Which is exactly what Brother Al is doing. Picking and choosing. So if you want the truth you need to read the journals and papers. But to take Brother Al's word for it would be the same thing that "Poli Sci" lays at the feet of the Media. So like Ryan said, you can't have your cake and eat it too...

Hunt said...

Earlier in the thread, someone stated, "You don't have to be very intelligent to quickly point out that Global Warming, by its very nature, reduces atmospheric moisture (duh!)."

Apparently, you do have to be intelligent...

More heat -> more evaporation -> increased atmospheric moisture.

Global Cooling Panic only just ended!! said...

On a day like today, high of 17 degrees, -20 wind chill factor, I am reassured about GLOBAL WARMING. "Global Warming" is a made up concept. It is the current topic dujour for politicians and the media to embrace. Hasn't anyone learned yet that anything politicians and the media embrace you should be wary of??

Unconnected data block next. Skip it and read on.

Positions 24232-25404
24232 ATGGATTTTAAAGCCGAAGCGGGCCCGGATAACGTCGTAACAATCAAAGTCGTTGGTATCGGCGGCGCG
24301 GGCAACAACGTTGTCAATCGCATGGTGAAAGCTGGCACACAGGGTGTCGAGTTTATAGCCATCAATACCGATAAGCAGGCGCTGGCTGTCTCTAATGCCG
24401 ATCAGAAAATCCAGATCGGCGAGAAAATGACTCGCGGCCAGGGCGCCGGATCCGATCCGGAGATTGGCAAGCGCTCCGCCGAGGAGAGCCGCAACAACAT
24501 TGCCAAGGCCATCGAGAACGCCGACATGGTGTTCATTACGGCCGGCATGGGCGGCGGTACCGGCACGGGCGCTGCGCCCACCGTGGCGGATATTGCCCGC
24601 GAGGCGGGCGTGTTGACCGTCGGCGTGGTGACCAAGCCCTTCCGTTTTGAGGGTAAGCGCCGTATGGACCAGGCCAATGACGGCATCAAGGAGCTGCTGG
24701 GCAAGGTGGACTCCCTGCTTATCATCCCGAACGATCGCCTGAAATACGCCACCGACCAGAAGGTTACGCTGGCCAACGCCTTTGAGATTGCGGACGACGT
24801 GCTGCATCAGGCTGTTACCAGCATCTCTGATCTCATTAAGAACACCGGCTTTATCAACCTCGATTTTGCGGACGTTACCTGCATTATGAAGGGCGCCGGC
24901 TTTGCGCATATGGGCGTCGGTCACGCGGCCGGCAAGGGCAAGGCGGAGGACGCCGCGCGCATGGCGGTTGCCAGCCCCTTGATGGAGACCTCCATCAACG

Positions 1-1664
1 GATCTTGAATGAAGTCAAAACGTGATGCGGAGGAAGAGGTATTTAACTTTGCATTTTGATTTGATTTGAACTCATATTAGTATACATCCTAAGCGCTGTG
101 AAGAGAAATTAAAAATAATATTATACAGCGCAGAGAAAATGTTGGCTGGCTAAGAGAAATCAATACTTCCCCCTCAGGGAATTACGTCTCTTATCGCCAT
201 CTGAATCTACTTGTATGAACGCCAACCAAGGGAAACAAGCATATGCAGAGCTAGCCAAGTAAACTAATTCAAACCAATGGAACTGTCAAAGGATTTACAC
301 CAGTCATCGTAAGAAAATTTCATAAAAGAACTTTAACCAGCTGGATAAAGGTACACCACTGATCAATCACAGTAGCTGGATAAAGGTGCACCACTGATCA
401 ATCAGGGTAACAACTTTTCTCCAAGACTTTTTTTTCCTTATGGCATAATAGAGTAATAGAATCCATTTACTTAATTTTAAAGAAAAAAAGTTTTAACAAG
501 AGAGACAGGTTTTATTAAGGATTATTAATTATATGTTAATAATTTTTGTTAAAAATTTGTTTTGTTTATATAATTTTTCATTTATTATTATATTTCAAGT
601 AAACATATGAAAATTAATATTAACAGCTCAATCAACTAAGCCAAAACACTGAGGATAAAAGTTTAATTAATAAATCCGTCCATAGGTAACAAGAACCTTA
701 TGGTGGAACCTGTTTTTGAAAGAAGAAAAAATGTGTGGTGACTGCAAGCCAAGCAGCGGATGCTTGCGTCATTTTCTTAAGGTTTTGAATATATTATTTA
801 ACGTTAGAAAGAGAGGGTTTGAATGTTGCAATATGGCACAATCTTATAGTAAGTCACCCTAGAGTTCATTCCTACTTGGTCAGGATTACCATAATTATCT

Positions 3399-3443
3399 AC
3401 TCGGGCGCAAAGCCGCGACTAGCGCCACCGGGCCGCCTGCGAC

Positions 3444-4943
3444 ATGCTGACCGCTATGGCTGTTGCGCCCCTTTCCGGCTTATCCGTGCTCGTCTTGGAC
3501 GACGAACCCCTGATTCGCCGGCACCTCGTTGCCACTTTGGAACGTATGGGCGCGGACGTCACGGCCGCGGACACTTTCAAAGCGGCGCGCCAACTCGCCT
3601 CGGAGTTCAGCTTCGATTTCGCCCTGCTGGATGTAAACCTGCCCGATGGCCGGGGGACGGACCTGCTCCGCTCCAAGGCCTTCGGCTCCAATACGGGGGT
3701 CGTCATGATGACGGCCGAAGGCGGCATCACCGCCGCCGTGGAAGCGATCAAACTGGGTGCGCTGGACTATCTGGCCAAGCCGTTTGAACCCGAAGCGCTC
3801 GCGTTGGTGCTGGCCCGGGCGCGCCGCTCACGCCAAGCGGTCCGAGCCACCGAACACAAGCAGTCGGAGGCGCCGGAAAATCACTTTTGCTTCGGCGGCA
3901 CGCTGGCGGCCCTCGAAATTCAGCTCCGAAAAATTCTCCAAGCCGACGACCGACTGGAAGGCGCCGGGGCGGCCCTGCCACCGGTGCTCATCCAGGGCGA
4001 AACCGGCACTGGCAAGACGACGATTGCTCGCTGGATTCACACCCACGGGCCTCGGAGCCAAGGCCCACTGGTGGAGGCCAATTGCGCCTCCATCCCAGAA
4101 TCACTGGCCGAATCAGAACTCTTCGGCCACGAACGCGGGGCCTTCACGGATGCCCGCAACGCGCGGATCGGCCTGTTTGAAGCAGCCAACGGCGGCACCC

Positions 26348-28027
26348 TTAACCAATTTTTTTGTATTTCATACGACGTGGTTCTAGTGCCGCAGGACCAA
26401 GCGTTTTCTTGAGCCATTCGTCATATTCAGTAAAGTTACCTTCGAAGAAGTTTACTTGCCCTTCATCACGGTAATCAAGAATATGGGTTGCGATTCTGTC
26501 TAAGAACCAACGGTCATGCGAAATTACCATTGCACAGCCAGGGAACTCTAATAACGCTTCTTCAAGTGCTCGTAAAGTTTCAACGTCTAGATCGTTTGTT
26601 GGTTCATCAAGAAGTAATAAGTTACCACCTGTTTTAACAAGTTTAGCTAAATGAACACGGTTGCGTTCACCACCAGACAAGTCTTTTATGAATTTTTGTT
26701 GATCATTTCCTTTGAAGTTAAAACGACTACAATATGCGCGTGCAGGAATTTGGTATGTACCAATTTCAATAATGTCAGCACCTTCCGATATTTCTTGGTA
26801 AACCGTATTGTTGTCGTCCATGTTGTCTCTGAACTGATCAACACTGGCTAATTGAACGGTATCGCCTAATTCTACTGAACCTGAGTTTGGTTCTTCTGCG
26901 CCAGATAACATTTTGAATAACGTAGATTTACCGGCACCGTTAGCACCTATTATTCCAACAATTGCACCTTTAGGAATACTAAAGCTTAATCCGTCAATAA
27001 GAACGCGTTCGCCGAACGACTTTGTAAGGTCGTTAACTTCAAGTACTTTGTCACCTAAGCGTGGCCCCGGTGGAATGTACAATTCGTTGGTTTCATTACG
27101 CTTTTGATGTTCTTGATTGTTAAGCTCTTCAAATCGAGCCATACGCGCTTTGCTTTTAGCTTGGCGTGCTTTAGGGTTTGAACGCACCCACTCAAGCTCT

To agree with others posting on this blog, there is no "consensus" in science. There either is, or isn't. Science looks for truth and fact and welcomes criticism. Debate is inherent to finding the truth. Comments made by Gore such as "the debate is over" is a misuse (by the way, Gore got a C+ and D in science classes in college). Albert Einstein said, "100 scientists can claim consensus, yet it takes one fact to debunk them." Think about it.

Anyone with a brain who is intereste

d in reviewing past panics, see:
http://www.news.com.au/heraldsun/story/0,21985,22882599-25717,00.html

Also, even Pat Sajak makes good points:
http://www.humanevents.com/article.php?print=yes&id=24090